Thomas Jefferson Papers

To Thomas Jefferson from Francis DaCosta, 20 November 1804

Philadelphia The 20th. November 1804


The interest you have constantly manifested for all discoveries, connected more or less with the prosperity of the United States, will I hope make you forbear the liberty I have taken of Sending you the Sample of a lead mine discovered on my plantation and which I cause but lately to be opend. The vein has appear’d off the Surface of a Hill almost eighty feet above the highest rise of a creek at the bottom of it: at first the vein went down under an angle of about 40 degrees, but altered very Soon to a course almost perpendicular encreasing So much in about nine feet depth as to have enlarg’d from two to fifteen inches Solid ore duly walled in on each Side with the mineral Stones usually enclosing real veins of ore.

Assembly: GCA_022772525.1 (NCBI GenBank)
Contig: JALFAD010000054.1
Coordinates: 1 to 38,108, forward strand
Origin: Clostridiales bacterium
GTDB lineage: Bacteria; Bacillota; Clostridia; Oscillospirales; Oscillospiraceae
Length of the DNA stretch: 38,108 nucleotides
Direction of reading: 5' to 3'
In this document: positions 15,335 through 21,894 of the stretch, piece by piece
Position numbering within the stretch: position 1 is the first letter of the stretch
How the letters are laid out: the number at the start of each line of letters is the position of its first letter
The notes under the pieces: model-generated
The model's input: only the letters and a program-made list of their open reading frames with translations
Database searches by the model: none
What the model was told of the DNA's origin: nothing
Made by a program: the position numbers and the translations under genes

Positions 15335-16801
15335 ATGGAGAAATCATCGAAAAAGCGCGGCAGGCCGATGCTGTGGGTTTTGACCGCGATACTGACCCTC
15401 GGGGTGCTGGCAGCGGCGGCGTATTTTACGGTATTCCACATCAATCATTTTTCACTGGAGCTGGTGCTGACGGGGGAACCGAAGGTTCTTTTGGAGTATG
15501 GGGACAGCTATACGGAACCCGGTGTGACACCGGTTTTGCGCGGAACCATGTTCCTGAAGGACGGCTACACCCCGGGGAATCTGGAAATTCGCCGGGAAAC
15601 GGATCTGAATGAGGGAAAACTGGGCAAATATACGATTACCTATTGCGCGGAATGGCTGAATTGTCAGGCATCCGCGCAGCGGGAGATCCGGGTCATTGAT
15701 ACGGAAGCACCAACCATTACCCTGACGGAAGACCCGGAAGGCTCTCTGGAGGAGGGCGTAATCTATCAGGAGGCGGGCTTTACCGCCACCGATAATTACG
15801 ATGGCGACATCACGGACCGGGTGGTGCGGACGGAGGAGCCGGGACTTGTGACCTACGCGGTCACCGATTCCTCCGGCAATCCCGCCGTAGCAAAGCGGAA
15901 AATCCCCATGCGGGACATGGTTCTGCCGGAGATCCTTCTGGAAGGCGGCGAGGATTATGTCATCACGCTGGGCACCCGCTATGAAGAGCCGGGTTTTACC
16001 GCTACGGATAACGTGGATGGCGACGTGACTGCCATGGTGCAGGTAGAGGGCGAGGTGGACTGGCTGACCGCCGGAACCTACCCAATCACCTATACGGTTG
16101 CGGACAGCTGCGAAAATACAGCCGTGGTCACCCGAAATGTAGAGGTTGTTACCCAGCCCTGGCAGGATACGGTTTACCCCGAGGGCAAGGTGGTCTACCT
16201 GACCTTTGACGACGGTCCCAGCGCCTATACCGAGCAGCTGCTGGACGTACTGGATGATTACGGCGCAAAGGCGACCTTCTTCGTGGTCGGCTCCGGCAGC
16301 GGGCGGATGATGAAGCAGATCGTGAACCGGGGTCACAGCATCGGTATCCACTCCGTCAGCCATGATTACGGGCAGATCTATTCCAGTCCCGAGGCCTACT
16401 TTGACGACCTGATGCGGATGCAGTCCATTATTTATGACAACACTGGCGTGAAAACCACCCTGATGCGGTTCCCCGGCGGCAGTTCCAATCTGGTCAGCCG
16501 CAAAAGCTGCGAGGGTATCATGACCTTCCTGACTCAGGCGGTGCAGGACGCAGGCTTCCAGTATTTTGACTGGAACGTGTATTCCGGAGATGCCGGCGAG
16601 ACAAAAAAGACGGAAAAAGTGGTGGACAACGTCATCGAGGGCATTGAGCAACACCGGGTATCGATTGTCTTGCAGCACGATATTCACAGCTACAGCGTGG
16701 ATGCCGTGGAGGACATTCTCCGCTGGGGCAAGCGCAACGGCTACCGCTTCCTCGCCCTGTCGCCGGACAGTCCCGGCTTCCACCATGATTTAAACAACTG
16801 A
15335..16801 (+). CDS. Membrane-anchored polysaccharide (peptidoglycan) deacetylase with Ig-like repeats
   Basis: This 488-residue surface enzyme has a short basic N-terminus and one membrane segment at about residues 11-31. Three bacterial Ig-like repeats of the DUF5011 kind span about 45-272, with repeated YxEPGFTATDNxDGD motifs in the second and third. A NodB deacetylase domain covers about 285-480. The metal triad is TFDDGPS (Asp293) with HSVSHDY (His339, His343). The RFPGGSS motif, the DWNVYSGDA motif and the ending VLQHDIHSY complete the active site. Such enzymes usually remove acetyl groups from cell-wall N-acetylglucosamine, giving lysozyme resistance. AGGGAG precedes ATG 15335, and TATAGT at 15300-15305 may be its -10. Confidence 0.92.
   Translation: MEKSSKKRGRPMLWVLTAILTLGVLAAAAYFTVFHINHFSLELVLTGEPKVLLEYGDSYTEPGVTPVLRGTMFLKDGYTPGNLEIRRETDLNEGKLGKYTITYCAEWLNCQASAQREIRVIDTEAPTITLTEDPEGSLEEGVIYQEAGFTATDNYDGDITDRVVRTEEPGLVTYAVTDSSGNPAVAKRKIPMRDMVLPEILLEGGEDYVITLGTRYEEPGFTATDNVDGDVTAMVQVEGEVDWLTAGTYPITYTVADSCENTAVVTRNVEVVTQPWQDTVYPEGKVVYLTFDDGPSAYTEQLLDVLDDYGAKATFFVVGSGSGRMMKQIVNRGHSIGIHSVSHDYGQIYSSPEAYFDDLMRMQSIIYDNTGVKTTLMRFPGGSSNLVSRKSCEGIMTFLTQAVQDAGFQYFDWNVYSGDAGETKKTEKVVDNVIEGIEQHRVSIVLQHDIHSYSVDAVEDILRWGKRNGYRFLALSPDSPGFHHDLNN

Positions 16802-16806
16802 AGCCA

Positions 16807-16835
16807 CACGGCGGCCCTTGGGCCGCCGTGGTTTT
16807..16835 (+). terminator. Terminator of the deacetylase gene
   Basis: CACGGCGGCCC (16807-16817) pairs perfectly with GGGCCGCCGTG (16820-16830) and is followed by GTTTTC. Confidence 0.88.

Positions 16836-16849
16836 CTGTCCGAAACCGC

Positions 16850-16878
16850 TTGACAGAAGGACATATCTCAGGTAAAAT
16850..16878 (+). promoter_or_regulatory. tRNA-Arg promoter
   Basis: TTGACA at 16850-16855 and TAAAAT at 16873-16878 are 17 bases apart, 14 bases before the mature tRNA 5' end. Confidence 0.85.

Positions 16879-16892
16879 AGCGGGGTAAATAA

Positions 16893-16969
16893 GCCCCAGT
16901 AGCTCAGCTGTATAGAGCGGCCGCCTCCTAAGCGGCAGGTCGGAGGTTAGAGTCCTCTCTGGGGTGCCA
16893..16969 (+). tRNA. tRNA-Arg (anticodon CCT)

Having made a regular opening to ascertain the Course direction and thickess and broke down the mineral bank, about two tons of fine ore was collected in less than four hours, one ton more remaining at the bottom of the pit—The Samples I have The honor to Send you has been taken from a piece of pure galena weighing nine hundred weight at least. The strata of the Country is a Specie of red Slate in this the vein has been discovered. Other places on the plantation have evident Signs of the Same mineral So as to induce a belief that the vein I have been upon is a branch only of one more valuable and running to a Considerable extent. My farm lays at the mouth of perkiomen Creek, County of Montgomery State of Pensilvania, distant about twenty two miles from Philadelphia—The ground being much broken abounds with Springs which and the never-failing-water of the Creek will admit extensive water works to carry on the extracting of lead and its manufacturing in any nature or Shape whatsoever—

This Short account of this discovery I have thought was due to the Eminent Philosopher and naturalist I have The honor of addressing and Should it prove acceptable I request it may be Considered as a proof of the great respect with which

I am Sir—Your Most obedient & Humble Servant

Fcis DaCosta

DLC: Papers of Thomas Jefferson.

Index Entries